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The Elizabeth M. Whitefield End of Life Options Act will “assist people in getting medical aid in dying if that’s their choice,” said MaryKay Brady of Las Cruces, a board member of the newly formed End of Life Options New Mexico (ELONM) nonprofit, and a longtime advocate.
The act was passed by the New Mexico Legislature during the 2021 session and took effect in June.
Brady said New Mexico is the 11th jurisdiction (nine other states and the District of Columbia) to enact a medical-aid-in-dying law, which she said makes access to end-of-life options easier for terminally ill patients while maintaining safeguards.
“It’s patient care,” Brady said.
The bill was named for the late state District Court Judge Elizabeth M. Whitefield of Albuquerque, who died in August 2018 after an 11-year battle with cancer.
Whitefield testified in support of the End of Life Options Act when it came before the state Legislature in 2017, according to the End of Life Options New Mexico website.
“‘Cancer has stolen everything from me; my ability to work, my ability to eat, my ability to drink,’” she testified. “’Don’t let me die without dignity. I implore you to give me the choice that is right for me.’” The bill did not reach the floor of either house for a vote that year or when it was reintroduced in 2019.
State Sen. Carrie Hamblen, D-Doña Ana, voted in favor of the bill this year exactly one year to the day after the death of her friend, Cheryl Swannack, a Las Cruces artist, producer and community activist who suffered from Parkinson’s Disease.
“I cast my vote in honor of Cheryl,” Hamblen said.
“Cheryl loved New Mexico. It was her home,” Hamblen said in a Facebook post. “Although she shared a wonderful life with her partner, Nancy, in Washington D.C. … Cheryl would have loved to have taken her last breath in her New Mexico home. But, because we didn’t have any Death with Dignity provisions/laws in the state, she couldn’t.”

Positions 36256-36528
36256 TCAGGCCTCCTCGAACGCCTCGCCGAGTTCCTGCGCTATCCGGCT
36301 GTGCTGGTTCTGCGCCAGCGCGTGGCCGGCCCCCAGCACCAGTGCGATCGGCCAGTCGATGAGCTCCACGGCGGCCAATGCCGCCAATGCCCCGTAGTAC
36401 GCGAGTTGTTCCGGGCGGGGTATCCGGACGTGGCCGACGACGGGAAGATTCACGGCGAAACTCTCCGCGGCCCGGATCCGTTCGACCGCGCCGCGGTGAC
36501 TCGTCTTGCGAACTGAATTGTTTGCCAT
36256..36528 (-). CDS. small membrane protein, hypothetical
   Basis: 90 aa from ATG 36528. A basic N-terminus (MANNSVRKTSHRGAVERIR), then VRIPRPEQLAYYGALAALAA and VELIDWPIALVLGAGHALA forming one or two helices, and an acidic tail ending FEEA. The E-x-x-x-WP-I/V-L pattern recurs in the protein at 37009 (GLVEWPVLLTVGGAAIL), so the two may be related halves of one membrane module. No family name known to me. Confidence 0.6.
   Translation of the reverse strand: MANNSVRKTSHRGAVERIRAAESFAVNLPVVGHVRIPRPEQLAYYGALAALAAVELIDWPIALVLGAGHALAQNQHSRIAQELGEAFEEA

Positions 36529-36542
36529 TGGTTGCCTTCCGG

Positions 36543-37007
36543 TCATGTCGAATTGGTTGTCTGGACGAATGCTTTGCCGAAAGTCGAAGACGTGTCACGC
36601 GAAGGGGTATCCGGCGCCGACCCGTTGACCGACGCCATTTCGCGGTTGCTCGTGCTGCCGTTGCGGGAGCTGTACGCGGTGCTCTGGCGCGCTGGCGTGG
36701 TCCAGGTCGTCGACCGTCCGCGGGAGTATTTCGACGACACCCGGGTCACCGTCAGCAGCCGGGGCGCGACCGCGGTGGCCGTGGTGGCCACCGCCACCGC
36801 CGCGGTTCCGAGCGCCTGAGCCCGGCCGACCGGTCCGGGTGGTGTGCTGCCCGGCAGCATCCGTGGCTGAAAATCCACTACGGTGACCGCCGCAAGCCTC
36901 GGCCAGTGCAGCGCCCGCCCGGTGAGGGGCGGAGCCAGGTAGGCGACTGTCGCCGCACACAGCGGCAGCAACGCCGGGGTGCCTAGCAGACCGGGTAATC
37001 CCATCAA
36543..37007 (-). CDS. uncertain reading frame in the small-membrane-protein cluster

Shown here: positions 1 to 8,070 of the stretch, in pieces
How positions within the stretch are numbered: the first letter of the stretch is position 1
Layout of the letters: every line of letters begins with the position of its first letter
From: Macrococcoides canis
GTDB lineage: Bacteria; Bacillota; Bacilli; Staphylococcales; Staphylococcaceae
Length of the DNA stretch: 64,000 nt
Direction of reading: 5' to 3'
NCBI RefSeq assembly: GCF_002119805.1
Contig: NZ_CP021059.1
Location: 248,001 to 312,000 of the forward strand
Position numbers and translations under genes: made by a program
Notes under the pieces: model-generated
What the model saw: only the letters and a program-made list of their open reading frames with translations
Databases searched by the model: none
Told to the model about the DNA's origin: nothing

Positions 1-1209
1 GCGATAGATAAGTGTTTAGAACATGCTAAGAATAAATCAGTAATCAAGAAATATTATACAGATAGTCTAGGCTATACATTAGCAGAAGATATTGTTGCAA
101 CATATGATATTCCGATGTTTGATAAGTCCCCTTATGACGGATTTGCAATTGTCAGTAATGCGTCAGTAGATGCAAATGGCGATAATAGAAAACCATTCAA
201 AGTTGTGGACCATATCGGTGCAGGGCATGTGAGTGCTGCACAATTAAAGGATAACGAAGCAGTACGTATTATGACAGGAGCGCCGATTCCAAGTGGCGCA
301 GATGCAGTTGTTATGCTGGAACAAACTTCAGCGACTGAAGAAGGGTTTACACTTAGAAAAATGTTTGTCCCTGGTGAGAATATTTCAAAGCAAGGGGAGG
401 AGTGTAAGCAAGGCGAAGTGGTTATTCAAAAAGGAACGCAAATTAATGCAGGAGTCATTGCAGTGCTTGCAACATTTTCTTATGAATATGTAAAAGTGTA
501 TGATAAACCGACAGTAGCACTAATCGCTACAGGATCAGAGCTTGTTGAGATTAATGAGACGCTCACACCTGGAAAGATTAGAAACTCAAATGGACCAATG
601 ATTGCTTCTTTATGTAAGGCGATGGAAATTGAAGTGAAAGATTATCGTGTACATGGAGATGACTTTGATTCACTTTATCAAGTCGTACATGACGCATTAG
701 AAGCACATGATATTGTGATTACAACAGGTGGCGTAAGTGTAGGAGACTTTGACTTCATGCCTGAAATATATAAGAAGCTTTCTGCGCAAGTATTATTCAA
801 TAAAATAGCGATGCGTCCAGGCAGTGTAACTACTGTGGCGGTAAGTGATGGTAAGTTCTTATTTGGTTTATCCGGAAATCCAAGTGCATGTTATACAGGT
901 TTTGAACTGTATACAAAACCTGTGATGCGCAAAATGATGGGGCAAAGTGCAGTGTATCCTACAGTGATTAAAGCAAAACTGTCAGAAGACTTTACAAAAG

Swannack, 73, died March 15, 2020 in Washington, D.C.
The most important reason for passing the act was terminally ill patients’ “decreased ability to enjoy life,” Brady said, including their loss of control over bodily functions. These patients “would like to live,” she said, but “life as you and I enjoy it isn’t possible.”
Under provisions of the act, death results when a patient takes “a specific, compounded drug,” Brady said. He or she is usually asleep within three to five minutes and dies within an hour.
“It’s peaceful. It’s beautiful. It’s a choice,” Brady said.
“No one wants to talk about death and dying, but it’s going to happen,” said Brady, a retired banker who moved to Las Cruces from Deming five years ago. Her mother suffered from Alzheimer’s disease and died in 1992. Her husband, who had “multiple health issues,” died in 2008.
ELONM provides information and helps people plan and take action related to end-of-life options and care, according to https://endoflifeoptionsnm.org/.
“We will help with end-of-life planning,” said Brady, who has already made all those decisions, including putting her medical plan on video and wearing a DNR (do not resuscitate) medic-alert bracelet.
“I looked at it as a gift to my son,” Brady said.
“He knows exactly what my values are,” she said.
“I am passionate about this,” she said. “Anything I can do or say so people don’t have to struggle.”